I have been aware of this deciduous shrub for a couple of years now, but have only recently identified it. I give thanks to ‘Colour in the winter garden’ by Graham Stuart Thomas, who has included this plant in his wonderful book, first published in the UK in 1957. It truly is a great resource and I recommend it to everyone, especially those who believe winter time to be bleak and without colour or seasonal interest.
The small bell-like pink flowers always remind me of prawns and the white berries made in the autumn make me think of white maltesers. Not only do I have plants on the brain, but food too! These white berries are beautiful and they can be seen adorning our roadsides and gardens throughout winter. They illuminate against the dark backdrop of trees and shrubs during the low light levels of winter and always look so enchanting.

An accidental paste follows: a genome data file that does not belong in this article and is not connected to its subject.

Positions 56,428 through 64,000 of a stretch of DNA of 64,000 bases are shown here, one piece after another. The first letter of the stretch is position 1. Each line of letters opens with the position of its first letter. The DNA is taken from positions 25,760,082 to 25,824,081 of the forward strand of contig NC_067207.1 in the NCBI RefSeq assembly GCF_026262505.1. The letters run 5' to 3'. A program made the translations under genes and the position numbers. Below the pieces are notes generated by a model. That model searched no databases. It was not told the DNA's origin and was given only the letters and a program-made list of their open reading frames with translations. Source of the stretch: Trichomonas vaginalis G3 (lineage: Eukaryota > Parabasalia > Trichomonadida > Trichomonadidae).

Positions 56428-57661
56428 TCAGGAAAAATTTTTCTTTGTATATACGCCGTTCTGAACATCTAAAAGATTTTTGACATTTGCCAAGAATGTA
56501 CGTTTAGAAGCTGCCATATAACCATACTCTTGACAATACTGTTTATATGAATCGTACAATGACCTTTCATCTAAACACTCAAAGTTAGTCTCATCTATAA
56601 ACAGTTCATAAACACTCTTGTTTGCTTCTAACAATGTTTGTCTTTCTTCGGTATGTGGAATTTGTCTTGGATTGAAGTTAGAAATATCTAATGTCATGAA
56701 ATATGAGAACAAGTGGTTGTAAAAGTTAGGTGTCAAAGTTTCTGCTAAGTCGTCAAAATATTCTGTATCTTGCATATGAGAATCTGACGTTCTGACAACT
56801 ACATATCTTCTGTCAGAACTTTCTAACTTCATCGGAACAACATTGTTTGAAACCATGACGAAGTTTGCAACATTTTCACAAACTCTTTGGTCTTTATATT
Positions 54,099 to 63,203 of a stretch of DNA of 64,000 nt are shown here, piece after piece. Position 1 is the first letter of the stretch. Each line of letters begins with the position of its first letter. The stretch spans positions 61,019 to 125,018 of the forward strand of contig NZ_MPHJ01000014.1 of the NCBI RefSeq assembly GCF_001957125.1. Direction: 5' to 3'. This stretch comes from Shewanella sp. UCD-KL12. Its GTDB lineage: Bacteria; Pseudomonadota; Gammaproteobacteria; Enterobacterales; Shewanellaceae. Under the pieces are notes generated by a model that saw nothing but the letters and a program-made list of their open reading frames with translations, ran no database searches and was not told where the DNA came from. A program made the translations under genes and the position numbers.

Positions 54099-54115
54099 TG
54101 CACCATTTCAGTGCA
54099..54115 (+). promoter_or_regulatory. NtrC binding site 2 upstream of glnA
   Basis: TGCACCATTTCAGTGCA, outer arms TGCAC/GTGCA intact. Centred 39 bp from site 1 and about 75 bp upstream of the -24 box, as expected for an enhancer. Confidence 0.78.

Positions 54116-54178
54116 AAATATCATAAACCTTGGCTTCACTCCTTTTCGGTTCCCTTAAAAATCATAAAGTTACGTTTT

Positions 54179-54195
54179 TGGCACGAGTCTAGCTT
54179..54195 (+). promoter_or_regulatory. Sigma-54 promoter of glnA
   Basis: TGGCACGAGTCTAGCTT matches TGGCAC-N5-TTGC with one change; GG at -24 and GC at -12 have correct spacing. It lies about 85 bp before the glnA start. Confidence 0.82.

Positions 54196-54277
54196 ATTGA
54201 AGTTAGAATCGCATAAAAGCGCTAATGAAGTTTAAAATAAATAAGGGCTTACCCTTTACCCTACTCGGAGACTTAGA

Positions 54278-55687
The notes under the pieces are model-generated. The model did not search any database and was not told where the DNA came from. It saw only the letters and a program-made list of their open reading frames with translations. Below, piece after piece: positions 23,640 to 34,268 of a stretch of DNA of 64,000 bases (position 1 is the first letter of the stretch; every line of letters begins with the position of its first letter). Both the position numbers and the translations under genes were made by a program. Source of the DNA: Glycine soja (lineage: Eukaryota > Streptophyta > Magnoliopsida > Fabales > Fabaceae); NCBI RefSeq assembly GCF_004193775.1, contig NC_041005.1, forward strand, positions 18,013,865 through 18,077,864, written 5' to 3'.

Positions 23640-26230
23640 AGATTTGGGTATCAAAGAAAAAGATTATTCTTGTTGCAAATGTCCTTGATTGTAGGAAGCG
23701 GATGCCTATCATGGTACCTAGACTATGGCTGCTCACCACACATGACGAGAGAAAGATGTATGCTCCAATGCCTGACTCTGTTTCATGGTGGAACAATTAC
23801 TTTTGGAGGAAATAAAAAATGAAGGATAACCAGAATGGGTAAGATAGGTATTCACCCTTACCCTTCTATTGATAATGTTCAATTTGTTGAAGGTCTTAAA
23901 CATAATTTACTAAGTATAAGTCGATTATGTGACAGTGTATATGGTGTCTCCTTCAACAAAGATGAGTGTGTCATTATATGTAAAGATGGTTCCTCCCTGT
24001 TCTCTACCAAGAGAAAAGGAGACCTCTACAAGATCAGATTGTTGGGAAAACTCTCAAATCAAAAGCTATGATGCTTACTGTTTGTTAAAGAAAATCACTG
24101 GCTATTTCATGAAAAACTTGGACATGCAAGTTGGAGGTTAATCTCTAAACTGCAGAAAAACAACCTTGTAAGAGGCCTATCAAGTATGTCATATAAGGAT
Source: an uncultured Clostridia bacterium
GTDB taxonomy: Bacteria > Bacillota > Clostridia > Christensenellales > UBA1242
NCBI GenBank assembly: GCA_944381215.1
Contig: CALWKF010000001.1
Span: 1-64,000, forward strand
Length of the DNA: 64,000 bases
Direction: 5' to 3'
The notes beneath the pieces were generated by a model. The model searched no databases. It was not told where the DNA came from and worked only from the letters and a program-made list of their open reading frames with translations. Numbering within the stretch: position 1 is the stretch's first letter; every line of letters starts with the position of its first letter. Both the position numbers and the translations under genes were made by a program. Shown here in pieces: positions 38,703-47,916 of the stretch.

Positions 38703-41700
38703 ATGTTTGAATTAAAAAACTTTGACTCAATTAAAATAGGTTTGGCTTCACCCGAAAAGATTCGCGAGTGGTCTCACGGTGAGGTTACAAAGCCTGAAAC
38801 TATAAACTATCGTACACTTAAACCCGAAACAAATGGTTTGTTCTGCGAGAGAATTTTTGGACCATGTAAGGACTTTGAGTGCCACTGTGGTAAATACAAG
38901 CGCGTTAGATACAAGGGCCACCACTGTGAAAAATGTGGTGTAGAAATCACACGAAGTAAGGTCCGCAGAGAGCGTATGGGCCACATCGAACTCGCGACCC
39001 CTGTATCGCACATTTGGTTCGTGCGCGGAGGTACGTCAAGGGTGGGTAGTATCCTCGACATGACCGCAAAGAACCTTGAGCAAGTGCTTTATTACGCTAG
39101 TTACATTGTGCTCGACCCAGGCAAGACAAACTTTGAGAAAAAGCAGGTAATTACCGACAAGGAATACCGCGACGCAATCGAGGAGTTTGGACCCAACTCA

About the plant
Botanical name: Symphoricarpos albus var. laevigatus
Other names: Common snowberry
Species: S. albus var. laevigatus – S. albus var. laevigatus is a thicket-forming, deciduous shrub with upright, arching shoots bearing oval to oblong, dark green leaves and, in summer, small, bell-shaped pink flowers followed by spherical, pure white fruit.
Symphoricarpos albus var. laevigatus is: Deciduous
Flower: Pink in Summer
Foliage: Dark-green in Spring; Dark-green in Autumn
Fruit: White in Autumn
Habit: Arching, Upright
Toxicity: Fruits can cause a mild stomach upset if ingested.
This plant makes a beautiful hedge, although it’s deciduous the berries really bring a great show to any passer-by and if planted in front of deep green or black stemmed evergreens, these luminescent white berries are beautiful and not just to me, birds love them too!
If you would like to discuss a new planting scheme in your garden, please do feel free to get in touch with me, my email is firstname.lastname@example.org. For gardening maintenance enquiries (North-East London, Essex, Hertfordshire and Enfield) please telephone 07818 005773. Always happy to answer gardening questions if I can or steer you towards resources. Happy gardening 2012!